By Sam Dykstra / MiLB.com
On Monday, I caught up with Cardinals No. 5 prospect Marco Gonzales, who induced 15 groundouts over eight scoreless innings for Class A Advanced Palm Beach on Sunday. The 22-year-old left-hander is 2-1 with a 1.42 ERA in his first five starts of the season and could be a candidate to move quickly through the St. Louis system. We talked about his latest gem, the Cardinals organization and what he thinks about climbing the ladder.
MiLB.com: What made you so effective Sunday?
Gonzales: Really, it was mostly just the location of my fastball. That’s something I work on and focus on every start. It helps everything else in my repertoire. I was able to throw my offspeed stuff for strikes too, just to keep guys off-balance. But I feel like if I’m going to be effective, I have to have my fastball command down.
MiLB.com: So was it your fastball that helped you get so many groundballs or did that come from the offspeed when they were off-balance? (more…)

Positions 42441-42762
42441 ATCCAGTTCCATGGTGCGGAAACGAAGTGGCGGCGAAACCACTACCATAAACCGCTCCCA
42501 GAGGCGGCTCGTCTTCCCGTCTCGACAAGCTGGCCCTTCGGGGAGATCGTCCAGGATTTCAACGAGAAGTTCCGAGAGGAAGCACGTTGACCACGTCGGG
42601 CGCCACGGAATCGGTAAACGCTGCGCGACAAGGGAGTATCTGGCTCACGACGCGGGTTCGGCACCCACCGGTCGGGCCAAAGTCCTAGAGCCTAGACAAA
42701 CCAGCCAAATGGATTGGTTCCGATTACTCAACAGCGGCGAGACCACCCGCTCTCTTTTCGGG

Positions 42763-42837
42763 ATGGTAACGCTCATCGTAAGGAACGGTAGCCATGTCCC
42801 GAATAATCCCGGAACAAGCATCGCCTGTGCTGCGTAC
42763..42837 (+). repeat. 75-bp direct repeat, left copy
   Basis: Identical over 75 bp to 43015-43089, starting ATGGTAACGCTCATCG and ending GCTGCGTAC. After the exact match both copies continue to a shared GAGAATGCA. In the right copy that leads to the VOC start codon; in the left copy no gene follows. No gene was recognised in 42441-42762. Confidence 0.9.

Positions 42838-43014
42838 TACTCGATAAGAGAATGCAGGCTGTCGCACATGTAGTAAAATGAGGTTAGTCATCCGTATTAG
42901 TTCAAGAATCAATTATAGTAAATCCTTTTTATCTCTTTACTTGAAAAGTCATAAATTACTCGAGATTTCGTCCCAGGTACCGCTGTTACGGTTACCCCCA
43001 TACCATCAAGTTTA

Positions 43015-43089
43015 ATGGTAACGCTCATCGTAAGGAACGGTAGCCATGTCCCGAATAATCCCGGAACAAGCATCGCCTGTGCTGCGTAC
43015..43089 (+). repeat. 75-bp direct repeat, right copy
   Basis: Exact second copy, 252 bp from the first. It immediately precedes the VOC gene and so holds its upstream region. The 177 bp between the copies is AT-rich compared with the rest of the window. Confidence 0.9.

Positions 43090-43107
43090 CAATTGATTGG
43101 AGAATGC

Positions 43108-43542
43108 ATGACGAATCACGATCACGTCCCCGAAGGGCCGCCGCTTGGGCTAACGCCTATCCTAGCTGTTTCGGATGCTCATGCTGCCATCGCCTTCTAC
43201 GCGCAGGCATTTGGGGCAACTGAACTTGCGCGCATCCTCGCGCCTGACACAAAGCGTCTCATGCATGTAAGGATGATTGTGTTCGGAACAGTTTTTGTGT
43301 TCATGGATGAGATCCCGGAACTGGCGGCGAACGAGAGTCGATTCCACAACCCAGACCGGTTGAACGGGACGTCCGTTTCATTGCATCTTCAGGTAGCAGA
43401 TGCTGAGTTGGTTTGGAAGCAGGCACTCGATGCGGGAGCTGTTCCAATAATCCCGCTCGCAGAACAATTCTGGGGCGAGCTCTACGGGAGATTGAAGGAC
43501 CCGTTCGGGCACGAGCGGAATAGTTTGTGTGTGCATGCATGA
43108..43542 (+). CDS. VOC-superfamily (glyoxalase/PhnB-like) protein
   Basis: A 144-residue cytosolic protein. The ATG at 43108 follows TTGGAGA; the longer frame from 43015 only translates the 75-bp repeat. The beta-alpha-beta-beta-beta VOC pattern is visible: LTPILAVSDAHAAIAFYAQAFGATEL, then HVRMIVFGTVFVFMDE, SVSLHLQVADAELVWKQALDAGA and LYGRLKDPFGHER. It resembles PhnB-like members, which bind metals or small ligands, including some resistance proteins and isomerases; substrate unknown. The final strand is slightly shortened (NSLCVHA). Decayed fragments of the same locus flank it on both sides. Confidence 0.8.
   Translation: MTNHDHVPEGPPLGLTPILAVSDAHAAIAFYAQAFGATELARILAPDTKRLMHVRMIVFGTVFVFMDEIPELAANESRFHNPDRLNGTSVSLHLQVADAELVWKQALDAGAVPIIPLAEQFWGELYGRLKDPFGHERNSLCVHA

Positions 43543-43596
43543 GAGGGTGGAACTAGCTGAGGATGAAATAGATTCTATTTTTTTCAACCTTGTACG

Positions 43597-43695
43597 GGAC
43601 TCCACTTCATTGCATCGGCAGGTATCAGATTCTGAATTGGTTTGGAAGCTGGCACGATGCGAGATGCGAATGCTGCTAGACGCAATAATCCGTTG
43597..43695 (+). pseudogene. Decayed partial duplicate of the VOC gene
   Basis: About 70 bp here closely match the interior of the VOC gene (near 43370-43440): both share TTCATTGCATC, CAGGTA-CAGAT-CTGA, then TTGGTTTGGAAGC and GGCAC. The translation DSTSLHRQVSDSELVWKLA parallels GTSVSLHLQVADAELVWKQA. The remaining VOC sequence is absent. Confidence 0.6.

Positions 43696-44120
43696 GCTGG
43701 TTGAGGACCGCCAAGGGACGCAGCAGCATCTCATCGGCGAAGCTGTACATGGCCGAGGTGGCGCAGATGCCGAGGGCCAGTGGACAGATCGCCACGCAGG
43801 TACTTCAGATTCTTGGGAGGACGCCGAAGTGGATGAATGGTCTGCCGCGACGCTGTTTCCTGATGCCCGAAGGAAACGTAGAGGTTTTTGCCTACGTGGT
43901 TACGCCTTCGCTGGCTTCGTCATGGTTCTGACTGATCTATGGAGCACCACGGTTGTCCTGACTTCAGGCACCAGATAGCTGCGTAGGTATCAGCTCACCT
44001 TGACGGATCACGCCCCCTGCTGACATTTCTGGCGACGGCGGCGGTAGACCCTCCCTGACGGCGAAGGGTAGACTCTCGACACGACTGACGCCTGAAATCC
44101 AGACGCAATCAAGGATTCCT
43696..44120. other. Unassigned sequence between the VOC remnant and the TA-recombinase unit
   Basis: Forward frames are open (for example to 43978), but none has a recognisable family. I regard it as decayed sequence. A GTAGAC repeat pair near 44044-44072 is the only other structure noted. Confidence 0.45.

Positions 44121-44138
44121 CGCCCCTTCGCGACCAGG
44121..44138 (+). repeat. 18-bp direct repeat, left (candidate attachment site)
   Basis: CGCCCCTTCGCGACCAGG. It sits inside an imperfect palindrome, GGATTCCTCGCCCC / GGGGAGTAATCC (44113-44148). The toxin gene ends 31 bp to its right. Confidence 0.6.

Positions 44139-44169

By Sam Dykstra/MiLB.com
How’s everybody doing? Feeling like you’re in the best shape of your life? Optimistic about what’s to come? Are you reconnecting with old friends and making new ones at the same time?
If you said yes to the any of those questions, congratulations, you’re a professional baseball player who’s made his way down to Spring Training.
If no to all of the above, you probably live in the northeast corridor of the U.S., where the polar vortex has kept most indoors (read: away from the gym and friends) and pessimistic that winter will ever end.
If you’re a mix of yes and no, I hope the idea of Spring Training has at least brought out some optimism in you. Otherwise, you’re a physically fit friend to everyone you meet who is still somehow pessimistic.
All that aside, let’s round the bases …
A poll of polls of sorts
Baseball America released its list of top 100 prospects — its 25th edition of such a collection, it should be noted — on Thursday. Between that, MLB.com and Baseball Prospectus, we’ve got three major prospect rankings heading into the 2014 season.
I’ve already compared and contrasted the MLB.com and BP lists, so let’s look at this from another angle. What if we combined the three sets to see how the aggregated rankings would sort out? As with any set of data, the more points you have, the stronger the collection should be considered. Is three a big enough sample size? Not necessarily, but it’s better to take the average of three lists than the midpoint of two.